A 15-year-old rugby league player will be forced to wait a year for knee surgery because insurance for the sport is inadequate.
Adrian Dalmonte ruptured his anterior cruciate ligament (ACL) three weeks ago during a training session at Hollymount Oval in Woonona.
Now in his sixth year with the Woonona Bulli Bushrangers, Dalmonte has been a junior Illawarra representative player and had hoped to continue his rugby league career to the NRL competition.
''It's been really depressing as I'm having a hard time getting through it. It's taken a toll on me mentally.''
Now his dream has been dashed with little hope of him playing football, or any sport again until at least 2016.
Doctors told Dalmonte that he needs an ACL reconstruction. His parents, who are currently unemployed, had to give up hospital cover on their private health insurance 18 months ago to make ends meet.
Since the injury Dalmonte's knee has collapsed two dozen times and his parents fear that if not treated soon he could sustain further damage.
"I was walking up the stairs at school and it [knee] went out and I fell over face first. It wasn't good," he said. "It's been really depressing as I'm having a hard time getting through it. It's taken a toll on me mentally. I can't do a lot of things."
Like every other young player, Dalmonte’s parents paid the annual registration fee at the start of the year believing they would be covered if their son was badly injured.
But the club, like all other junior clubs in NSW, comes under the Country Rugby League banner, which organises the insurance. Under the insurance, Dalmonte is only eligible for $2500, way short of the $10,000 needed for a knee operation.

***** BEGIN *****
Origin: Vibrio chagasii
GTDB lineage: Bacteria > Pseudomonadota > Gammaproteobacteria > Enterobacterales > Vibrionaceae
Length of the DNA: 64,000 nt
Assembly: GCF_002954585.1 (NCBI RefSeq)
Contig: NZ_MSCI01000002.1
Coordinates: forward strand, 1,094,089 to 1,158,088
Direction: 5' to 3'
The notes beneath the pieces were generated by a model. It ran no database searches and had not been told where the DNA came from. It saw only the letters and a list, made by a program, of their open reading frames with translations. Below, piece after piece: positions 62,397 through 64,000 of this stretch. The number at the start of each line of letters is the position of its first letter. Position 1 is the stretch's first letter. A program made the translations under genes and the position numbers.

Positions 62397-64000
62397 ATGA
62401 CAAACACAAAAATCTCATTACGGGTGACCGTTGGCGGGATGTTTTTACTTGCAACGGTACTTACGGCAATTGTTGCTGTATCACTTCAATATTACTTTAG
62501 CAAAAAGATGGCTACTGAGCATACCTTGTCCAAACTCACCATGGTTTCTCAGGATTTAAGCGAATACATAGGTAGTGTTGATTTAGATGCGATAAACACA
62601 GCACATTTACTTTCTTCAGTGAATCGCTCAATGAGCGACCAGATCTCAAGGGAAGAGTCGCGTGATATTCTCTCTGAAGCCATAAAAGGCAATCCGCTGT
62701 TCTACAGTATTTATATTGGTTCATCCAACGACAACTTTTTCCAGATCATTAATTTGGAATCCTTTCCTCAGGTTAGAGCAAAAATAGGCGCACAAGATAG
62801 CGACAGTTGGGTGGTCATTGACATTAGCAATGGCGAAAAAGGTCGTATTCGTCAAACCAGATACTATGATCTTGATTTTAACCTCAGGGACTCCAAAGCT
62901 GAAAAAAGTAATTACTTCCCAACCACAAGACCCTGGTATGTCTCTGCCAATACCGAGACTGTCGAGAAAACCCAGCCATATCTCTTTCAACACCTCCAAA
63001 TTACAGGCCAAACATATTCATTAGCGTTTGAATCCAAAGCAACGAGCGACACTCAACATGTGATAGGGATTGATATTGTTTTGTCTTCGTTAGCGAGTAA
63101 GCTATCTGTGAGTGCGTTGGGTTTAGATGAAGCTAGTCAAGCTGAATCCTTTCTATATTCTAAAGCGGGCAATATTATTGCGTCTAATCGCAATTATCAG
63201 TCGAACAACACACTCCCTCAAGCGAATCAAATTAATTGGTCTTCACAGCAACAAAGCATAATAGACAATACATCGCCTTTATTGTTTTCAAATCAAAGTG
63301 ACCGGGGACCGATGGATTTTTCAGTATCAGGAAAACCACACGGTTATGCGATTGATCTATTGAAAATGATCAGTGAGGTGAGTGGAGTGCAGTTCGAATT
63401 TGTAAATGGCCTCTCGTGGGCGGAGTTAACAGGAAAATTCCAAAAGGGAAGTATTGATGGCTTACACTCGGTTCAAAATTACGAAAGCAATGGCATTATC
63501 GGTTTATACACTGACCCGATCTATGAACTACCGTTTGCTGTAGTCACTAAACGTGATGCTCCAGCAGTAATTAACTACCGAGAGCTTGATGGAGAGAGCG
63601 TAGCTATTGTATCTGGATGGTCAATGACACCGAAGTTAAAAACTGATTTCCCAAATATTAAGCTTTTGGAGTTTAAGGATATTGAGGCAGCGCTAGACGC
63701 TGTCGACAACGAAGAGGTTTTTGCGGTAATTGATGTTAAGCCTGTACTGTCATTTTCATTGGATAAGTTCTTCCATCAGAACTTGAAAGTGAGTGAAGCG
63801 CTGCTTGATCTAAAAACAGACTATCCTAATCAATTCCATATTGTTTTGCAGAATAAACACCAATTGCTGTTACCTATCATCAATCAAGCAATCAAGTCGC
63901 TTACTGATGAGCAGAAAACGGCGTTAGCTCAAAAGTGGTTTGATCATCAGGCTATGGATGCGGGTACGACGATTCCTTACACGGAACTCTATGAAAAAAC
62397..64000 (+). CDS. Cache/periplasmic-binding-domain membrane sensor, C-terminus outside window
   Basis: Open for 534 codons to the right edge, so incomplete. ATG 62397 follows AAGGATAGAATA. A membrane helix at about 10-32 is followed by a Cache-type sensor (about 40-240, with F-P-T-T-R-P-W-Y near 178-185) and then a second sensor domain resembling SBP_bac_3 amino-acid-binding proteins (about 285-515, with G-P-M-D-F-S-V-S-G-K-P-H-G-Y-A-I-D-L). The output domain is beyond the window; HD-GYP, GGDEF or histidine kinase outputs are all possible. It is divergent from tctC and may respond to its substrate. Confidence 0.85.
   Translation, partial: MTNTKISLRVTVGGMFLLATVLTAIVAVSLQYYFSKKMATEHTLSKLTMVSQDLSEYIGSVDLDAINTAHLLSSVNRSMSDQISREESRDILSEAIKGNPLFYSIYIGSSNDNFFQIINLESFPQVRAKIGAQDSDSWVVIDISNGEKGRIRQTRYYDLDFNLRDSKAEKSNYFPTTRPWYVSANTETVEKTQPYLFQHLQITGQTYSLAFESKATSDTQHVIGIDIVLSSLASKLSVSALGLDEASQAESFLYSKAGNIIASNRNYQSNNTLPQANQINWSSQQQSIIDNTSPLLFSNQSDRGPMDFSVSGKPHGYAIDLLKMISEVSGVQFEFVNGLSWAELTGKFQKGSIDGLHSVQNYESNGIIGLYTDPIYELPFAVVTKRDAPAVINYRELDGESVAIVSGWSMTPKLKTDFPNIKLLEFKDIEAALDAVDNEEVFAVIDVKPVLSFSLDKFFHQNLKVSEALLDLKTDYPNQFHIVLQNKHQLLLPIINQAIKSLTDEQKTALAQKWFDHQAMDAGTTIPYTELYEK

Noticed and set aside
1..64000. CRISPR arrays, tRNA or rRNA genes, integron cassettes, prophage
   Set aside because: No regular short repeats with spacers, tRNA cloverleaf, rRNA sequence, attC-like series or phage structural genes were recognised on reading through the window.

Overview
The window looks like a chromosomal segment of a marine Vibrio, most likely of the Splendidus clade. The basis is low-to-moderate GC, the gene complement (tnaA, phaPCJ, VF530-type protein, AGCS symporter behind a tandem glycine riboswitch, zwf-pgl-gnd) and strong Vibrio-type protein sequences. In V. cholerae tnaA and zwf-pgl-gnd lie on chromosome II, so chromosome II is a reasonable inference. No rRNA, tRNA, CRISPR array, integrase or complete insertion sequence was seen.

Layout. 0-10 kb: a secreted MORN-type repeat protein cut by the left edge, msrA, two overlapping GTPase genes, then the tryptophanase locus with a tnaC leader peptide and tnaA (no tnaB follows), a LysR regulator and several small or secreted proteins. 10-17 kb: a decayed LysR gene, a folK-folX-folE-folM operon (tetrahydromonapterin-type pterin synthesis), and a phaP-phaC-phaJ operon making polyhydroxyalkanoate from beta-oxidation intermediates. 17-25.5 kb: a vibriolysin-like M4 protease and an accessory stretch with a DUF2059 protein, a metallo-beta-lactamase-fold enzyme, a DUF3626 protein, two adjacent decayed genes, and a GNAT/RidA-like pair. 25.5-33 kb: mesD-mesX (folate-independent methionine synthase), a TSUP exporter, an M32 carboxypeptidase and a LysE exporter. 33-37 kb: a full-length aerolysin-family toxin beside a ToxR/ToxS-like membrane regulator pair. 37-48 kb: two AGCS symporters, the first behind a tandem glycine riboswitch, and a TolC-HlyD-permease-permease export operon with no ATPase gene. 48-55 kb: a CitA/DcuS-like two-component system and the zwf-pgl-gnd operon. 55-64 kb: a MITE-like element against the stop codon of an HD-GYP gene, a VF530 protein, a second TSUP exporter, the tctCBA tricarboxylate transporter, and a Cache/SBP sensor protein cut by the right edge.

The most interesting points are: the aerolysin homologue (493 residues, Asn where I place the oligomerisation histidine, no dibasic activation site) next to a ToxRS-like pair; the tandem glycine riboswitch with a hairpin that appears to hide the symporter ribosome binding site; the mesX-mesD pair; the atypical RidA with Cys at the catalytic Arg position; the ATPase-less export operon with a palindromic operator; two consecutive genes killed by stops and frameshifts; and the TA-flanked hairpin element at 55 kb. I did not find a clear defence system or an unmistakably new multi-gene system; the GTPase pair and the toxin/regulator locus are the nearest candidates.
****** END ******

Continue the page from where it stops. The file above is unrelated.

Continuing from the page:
To add further insult, Adrian’s dad, Andrew Dalmonte, said in order to make a claim, medical expenses had to be paid upfront – an expense they could ill afford.
‘‘I think insurance is a stretch in terms of the word,’’ Mr Dalmonte said. ‘‘It won’t even cover his physiotherapy. I don’t even know how they can call it insurance, it’s such a joke.’’
Mum Sandra Dalmonte is disgusted with the scheme.
‘‘No-one realistically thinks that a young person playing a sport like rugby league will be injury free, but if the higher-echelons of the league fraternity were serious about looking after the young players coming through...then a proper insurance scheme really should be a no-brainer,’’ she said.
‘‘Considering the incredible amount of money flowing through the rugby league system, surely players of all ages deserve better treatment than this.’’
Club president Troy Jones agreed the amount was inadequate.
Adrian is the second Woonona Bulli Bushrangers’ player this year to seriously injure their ACL. That player, too is on a waiting list for surgery.
‘‘The insurance issue has nothing to do with the Illawarra League, it comes under Country Rugby League,’’ Mr Jones said.
‘‘It’s all in the fine print but I don’t think the amount is adequate when you consider how many players there are paying for insurance.’’
Mr Dalmonte said knee injuries such as his son’s were now more common among younger players as they tried to replicate the tackles of senior players.